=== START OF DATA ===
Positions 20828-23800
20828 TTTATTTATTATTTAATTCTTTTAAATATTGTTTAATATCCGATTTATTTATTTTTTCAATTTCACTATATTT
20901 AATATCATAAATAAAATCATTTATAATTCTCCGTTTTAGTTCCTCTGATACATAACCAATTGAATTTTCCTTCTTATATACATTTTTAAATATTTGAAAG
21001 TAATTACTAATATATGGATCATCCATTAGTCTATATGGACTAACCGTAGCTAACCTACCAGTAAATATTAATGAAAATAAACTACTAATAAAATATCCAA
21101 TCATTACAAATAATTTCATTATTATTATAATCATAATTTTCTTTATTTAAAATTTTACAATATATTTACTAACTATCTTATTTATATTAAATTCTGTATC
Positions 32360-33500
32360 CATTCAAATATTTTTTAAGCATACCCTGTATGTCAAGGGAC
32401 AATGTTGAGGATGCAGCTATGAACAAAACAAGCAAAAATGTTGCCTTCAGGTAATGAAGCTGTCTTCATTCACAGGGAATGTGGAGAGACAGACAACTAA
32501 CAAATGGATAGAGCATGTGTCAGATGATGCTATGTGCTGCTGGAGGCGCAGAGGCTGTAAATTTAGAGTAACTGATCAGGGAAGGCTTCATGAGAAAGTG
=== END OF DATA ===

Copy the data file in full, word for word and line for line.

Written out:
Positions 20828-23800
20828 TTTATTTATTATTTAATTCTTTTAAATATTGTTTAATATCCGATTTATTTATTTTTTCAATTTCACTATATTT
20901 AATATCATAAATAAAATCATTTATAATTCTCCGTTTTAGTTCCTCTGATACATAACCAATTGAATTTTCCTTCTTATATACATTTTTAAATATTTGAAAG
21001 TAATTACTAATATATGGATCATCCATTAGTCTATATGGACTAACCGTAGCTAACCTACCAGTAAATATTAATGAAAATAAACTACTAATAAAATATCCAA
21101 TCATTACAAATAATTTCATTATTATTATAATCATAATTTTCTTTATTTAAAATTTTACAATATATTTACTAACTATCTTATTTATATTAAATTCTGTATC
Positions 32360-33500
32360 CATTCAAATATTTTTTAAGCATACCCTGTATGTCAAGGGAC
32401 AATGTTGAGGATGCAGCTATGAACAAAACAAGCAAAAATGTTGCCTTCAGGTAATGAAGCTGTCTTCATTCACAGGGAATGTGGAGAGACAGACAACTAA
32501 CAAATGGATAGAGCATGTGTCAGATGATGCTATGTGCTGCTGGAGGCGCAGAGGCTGTAAATTTAGAGTAACTGATCAGGGAAGGCTTCATGAGAAAGTG